Sunday, September 1, 2013


I am so excited. Yesterday my friend Kate introduced me to letterboxing!

Do you know what letterboxing is? I didn't! From what Kate tells me, its popularity varies by region but is catching on more consistently around the country (and is actually international in its roots).

But what is it? Per Atlas Quest, a resource on the activity:
Letterboxing is an intriguing pastime combining artistic ability with delightful "treasure-hunts" in beautiful, scenic places that the whole family can enjoy. Participants seek out hidden letterboxes by following clues, and then record their discovery in their personal journal with the help of a rubber stamp that's part of the letterbox.
As Kate had long suspected, this is right up my alley. We made plans to hang out yesterday and were tossing around ideas about what to do, and she suggested letterboxing, which I remembered from her 101 in 1,001 list but didn't understand at all what it was. She took the lead on making the plan, and I was very excited to look forward to a fun surprise for the second weekend in a row! Kate told me to meet her (and her pups) at Thompson County Park in West St. Paul.

At Atlas Quest or Letterboxing North America, there are huge lists of letterboxing sites. In the Twin Cities metro area, there are more than 200! People hide little boxes (anywhere between one and lots in any given route) and provide clues and directions for how to find them. The series Kate chose had 10 boxes, usually hidden just off the trail. (The community has a code of conduct to ensure that basic safe, respectful, leave-no-trace principles are in place.) Each box has a stamp in it, often hand-carved by the person who created the route, so you bring along a notebook to collect stamps (Kate has a sketchbook full of stamps from her previous adventures).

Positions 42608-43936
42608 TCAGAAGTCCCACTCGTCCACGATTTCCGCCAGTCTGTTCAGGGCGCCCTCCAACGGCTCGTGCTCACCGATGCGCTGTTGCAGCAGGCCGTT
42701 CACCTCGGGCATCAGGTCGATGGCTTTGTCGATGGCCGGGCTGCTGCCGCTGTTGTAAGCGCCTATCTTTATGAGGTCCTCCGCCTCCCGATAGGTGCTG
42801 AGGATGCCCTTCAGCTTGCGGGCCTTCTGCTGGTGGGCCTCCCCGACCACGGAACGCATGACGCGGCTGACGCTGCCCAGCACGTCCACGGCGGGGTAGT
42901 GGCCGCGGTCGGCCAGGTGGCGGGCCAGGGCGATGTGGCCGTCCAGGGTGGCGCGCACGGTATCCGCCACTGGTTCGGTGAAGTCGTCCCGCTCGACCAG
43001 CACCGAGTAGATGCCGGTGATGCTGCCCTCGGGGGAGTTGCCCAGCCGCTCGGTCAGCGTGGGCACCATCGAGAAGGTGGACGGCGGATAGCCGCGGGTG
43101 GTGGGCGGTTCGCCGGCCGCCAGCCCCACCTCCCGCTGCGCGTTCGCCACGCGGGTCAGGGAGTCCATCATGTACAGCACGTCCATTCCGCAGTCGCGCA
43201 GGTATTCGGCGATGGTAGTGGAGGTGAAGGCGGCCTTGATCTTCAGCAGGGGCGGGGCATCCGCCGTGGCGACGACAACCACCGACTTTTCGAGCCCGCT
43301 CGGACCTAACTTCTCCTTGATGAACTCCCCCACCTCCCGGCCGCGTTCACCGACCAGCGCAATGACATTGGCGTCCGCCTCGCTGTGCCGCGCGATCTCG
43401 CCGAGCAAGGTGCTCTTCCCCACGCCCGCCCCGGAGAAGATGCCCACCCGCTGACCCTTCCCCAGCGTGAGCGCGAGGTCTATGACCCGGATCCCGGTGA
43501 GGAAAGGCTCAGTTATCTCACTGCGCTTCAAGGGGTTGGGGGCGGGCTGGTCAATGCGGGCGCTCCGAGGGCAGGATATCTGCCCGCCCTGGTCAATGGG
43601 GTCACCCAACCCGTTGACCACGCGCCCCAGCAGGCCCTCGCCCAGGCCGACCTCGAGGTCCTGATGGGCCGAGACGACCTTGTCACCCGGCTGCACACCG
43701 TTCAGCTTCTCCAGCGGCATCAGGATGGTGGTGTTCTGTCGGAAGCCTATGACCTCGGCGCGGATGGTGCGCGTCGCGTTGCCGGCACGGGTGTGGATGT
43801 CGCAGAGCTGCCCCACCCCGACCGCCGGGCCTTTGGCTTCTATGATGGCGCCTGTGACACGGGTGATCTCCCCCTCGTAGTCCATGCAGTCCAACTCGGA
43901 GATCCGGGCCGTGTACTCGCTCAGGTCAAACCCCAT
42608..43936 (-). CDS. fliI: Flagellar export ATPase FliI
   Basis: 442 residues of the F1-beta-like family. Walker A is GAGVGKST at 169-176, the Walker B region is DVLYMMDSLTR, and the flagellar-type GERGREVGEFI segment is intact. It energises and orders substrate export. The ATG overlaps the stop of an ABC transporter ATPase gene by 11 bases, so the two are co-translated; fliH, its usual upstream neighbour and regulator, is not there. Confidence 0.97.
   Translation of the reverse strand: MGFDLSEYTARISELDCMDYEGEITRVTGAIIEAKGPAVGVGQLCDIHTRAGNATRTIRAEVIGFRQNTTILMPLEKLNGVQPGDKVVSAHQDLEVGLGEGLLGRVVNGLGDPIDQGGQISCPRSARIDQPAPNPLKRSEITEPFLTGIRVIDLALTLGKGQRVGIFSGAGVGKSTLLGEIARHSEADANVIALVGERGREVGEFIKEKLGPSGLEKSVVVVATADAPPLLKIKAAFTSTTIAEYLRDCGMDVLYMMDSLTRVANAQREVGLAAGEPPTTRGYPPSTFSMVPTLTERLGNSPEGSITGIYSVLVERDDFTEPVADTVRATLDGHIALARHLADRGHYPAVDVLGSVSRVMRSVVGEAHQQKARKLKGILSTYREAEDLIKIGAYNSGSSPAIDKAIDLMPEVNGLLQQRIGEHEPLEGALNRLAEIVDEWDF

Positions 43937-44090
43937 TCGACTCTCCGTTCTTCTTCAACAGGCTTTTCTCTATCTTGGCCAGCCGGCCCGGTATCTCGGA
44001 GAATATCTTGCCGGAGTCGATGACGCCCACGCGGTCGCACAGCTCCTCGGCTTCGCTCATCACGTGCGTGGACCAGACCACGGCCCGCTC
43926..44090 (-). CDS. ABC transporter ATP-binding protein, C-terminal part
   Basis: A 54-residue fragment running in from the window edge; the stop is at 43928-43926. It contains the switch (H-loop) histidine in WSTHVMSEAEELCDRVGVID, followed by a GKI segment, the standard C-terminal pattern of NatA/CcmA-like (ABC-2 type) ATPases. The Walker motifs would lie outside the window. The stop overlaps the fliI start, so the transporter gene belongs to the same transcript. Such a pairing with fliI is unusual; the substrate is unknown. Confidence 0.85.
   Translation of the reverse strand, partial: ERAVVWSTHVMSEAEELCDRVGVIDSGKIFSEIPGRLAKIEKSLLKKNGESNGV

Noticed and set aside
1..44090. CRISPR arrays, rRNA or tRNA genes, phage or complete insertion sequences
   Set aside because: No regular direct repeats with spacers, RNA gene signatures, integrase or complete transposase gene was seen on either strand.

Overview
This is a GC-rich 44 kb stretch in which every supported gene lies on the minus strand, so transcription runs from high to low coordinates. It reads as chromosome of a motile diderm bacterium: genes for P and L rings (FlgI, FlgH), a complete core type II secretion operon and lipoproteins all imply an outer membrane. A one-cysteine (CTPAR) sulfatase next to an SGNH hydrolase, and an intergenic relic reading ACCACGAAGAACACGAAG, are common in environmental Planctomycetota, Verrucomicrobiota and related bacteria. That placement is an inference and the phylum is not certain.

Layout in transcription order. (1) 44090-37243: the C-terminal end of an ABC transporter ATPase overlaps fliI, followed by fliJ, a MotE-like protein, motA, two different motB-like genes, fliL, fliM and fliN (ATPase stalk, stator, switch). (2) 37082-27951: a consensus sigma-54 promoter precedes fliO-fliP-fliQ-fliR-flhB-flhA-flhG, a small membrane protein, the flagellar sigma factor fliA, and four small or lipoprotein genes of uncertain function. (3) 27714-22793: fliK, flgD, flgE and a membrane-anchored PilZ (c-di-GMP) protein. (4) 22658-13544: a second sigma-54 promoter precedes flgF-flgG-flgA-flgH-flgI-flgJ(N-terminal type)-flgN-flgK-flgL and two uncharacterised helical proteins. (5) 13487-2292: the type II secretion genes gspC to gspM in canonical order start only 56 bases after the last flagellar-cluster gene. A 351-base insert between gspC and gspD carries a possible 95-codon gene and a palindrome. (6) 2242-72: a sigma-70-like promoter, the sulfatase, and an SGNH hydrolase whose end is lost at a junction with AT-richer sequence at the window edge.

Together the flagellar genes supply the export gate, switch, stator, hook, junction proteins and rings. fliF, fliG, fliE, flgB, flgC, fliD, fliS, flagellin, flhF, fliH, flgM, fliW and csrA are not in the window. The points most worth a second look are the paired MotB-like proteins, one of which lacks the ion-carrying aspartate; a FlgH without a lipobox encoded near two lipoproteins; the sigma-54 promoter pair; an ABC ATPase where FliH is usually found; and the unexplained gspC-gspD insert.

Kate at the first letterbox, showing me how it's done.
Our series was called Monster Mash, so each stamp and clue corresponded to that theme. For example, here is a typical clue, from the middle of the series:
Head past the boulder and continue down the main trail. When the trail splits, head right. The trail will wind through a small prairie. As it makes one final curve to the left, you will glimpse water through the trees. As the path comes out of this curve, look to the left for a tall, bleached shard of a tree with a "Y" trunk resting on it. On the right side of the shard of a tree are some stacked limbs. Reach around to the back of these limbs for the Zombie. 
And then, if you were successful, you'd find the box containing a little Zombie stamp and stamp it in your book before moving on to the next set of directions!


The boxes were not always easy to find immediately, but it was never frustrating, and we located nine of the 10 in the series and covered somewhere between one and two miles along the way. At either of those two online resources, the user communities help maintain the routes by noting when boxes were last found, as well as any context or changes in the area - so we knew there was a good chance we could find the boxes, because people had been there in the last week.

The dogs were a little confused because we were going for this lovely walk in the woods but then kept stopping!
Here's Kate at a trail intersection. The dogs are happy that we're on the move.

It was such a fun way to explore a new place and spend time outside being active with a friend. I think it would be a fabulous activity for families to do together, too. (HINT TO MY FAMILY.) It was a beautiful August evening - though we finished just before storms rolled in! - but I can only imagine how wonderful it would be to tromp around in the woods on a fall afternoon. I definitely want to do this again, either in future travels or in my Twin Cities backyard. A huge thank you to Kate for the fun adventure!

No comments:

Post a Comment